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THE IMPEACHMENT TRIAL
Feb. 4: Closing Remarks

  • More Transcripts From the Trial

  • From the Congressional Record
    Thursday, February 4, 1999

    ORDERS FOR SATURDAY, FEBRUARY 6 AND MONDAY, FEBRUARY 8, 1999

    Mr. LOTT. Mr. Chief Justice, I believe that completes all the motions. Therefore, I ask unanimous consent that when the Senate completes its business today, it stand in adjournment until 10 a.m. on Saturday, February 6, and at 10 a.m. on Saturday, immediately following the prayer, the Senate will resume consideration of the articles of impeachment. I further ask consent that on Saturday there be 6 hours equally divided between the House managers and White House counsel for presentations. I further ask that following those presentations on Saturday, the Senate then adjourn until 1 p.m. on Monday, February 8. I finally ask consent that on Monday, immediately following the prayer, the Senate resume consideration of the articles of impeachment, and there then be 6 hours equally divided between the managers and White House counsel for final arguments.

    Mr. LEAHY. Mr. Chief Justice, reserving the right to object, and I shall not, I ask the distinguished leader this. We have had exhibits handed out today to be printed in the Congressional Record, referring to depositions which, I understand under rule XXIX, are still confidential. Are those to be printed in the Record?

    Mr. LOTT. I will ask consent that the transcripts of the depositions be printed in the Record of today's date.

    Mr. LEAHY. The exhibits were handed out today in debate. Were they handed out under rule XXIX?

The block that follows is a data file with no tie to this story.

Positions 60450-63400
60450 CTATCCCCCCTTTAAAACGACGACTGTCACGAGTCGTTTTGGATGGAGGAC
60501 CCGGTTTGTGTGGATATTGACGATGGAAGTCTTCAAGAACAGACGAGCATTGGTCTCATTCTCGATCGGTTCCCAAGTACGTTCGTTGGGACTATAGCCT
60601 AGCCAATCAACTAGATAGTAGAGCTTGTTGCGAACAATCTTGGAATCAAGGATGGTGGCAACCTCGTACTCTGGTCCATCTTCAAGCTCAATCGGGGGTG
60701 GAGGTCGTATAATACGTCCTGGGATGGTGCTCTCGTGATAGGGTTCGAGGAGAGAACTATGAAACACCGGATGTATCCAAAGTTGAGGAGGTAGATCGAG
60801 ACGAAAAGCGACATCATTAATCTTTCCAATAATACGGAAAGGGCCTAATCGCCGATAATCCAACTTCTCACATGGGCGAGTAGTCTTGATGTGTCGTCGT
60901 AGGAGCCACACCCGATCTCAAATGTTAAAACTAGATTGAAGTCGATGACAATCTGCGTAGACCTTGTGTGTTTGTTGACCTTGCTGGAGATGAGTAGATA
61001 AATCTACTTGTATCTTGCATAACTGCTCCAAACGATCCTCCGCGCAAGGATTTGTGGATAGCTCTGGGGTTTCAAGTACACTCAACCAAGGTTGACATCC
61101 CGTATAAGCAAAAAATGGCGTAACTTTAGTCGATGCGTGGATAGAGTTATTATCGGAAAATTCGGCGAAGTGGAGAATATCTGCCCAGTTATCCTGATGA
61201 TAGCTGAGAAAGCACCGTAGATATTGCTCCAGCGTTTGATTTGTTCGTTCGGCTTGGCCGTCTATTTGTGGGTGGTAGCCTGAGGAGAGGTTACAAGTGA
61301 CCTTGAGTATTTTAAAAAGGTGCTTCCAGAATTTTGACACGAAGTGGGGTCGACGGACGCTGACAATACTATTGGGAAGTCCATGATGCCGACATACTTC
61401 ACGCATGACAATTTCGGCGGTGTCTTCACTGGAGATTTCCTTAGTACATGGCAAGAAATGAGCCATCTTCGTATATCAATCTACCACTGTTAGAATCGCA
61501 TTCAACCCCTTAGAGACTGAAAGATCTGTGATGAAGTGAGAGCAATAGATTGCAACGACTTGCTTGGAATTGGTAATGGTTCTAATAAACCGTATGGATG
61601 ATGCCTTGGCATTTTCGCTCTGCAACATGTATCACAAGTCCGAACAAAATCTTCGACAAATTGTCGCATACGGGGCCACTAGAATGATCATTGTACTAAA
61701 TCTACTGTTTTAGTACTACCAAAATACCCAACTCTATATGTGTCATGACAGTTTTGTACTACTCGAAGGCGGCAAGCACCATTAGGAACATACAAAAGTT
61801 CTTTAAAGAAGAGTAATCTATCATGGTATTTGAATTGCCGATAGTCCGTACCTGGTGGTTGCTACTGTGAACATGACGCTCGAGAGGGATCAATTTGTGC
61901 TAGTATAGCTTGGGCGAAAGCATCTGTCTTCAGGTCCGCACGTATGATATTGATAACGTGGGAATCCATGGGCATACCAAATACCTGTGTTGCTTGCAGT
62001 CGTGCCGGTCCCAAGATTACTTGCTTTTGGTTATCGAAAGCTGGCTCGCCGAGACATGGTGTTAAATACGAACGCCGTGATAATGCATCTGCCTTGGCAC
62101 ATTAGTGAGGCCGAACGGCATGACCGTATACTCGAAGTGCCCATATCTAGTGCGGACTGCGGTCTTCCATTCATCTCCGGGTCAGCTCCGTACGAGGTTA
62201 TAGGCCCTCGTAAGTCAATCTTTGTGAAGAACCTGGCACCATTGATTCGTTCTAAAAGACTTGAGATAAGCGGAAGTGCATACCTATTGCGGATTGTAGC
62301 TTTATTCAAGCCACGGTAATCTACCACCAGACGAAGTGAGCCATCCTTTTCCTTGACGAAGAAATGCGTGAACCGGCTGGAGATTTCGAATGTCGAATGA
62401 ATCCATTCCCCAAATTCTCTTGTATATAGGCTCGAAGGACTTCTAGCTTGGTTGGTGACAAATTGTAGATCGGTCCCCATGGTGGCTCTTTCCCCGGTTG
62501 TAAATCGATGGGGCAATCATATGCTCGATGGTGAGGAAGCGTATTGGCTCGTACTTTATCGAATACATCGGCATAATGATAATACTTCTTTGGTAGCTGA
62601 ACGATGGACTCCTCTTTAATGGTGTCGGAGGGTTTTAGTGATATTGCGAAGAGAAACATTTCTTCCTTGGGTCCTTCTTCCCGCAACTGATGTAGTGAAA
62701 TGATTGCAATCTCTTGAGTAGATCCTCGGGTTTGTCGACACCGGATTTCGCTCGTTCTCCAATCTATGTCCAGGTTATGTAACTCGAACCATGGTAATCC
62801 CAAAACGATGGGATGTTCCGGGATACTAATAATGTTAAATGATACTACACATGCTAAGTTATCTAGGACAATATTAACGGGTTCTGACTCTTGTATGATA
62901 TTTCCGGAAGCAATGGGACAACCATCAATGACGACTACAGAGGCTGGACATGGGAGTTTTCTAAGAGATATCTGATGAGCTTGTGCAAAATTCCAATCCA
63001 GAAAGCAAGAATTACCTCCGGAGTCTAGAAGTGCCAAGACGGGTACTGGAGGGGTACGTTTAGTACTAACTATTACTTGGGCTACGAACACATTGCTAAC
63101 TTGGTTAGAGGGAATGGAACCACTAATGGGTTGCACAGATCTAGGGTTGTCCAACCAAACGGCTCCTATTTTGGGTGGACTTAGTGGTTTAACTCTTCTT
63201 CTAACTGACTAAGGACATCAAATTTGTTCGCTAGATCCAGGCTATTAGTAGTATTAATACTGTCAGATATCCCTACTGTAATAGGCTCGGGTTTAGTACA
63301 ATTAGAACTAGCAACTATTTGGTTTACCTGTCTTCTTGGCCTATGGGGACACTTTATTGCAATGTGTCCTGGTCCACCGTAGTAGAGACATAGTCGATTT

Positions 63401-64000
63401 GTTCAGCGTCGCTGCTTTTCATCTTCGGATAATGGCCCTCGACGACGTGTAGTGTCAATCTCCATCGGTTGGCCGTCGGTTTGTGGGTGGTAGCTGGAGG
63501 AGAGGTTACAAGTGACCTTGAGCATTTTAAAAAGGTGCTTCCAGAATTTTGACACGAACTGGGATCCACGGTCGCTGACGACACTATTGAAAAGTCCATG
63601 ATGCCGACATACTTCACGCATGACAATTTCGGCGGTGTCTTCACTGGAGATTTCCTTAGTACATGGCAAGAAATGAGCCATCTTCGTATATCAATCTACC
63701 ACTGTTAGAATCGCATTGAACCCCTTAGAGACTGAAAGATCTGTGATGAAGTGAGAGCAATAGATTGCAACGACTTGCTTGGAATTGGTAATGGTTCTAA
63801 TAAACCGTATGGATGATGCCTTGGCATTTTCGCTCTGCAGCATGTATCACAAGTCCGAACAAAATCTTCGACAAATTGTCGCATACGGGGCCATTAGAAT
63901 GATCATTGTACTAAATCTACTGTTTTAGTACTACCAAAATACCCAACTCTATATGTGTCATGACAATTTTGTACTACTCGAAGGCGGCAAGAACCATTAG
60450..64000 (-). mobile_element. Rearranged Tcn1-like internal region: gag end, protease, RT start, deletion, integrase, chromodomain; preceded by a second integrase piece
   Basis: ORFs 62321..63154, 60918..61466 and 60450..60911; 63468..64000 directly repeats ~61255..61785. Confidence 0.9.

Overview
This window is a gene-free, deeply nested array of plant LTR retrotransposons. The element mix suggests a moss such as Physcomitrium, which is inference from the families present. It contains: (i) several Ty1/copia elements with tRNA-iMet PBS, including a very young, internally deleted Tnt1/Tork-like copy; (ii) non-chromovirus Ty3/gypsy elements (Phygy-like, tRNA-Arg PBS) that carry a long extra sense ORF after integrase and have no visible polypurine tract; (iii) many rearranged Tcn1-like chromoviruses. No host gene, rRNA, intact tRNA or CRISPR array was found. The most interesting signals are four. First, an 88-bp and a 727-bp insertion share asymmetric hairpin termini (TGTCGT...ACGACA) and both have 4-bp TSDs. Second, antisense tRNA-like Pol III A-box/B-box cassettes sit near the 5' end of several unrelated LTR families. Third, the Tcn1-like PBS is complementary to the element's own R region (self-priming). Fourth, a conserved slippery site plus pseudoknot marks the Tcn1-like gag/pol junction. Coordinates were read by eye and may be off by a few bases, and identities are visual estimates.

Mr. LOTT. I believe we got approval that they be used in the oral presentations at the beginning of the session today.

    Mr. LEAHY. I withdraw any objection.

    Mr. CHIEF JUSTICE. Objection has been heard.

    Mr. LEAHY. Mr. Chief Justice, I withdrew any objection.

    Mr. KERRY addressed the Chair.

    The CHIEF JUSTICE. The Senator from Massachusetts, Mr. Kerry, is recognized.

    Mr. KERRY. Mr. Chief Justice, reserving the right to object. I ask the majority leader, is there an assumption that if White House counsel were to want sufficient time on Saturday in order to be able to present video testimony countering whatever surprise video--and there may or may not be a surprise --would they have time to be able to provide that on Saturday--not to carry over, but merely if they choose to, to do that on Saturday?

    Mr. LOTT. I am not sure I understand the question, except that we will come in at 10, and we will have 6 hours equally divided. I presume that the House would make a presentation first and then the White House and then close. There would be time during that 6-hour period for the White House to use it as they see fit. Are you asking that there would be some sort of break so they would be able to consider that?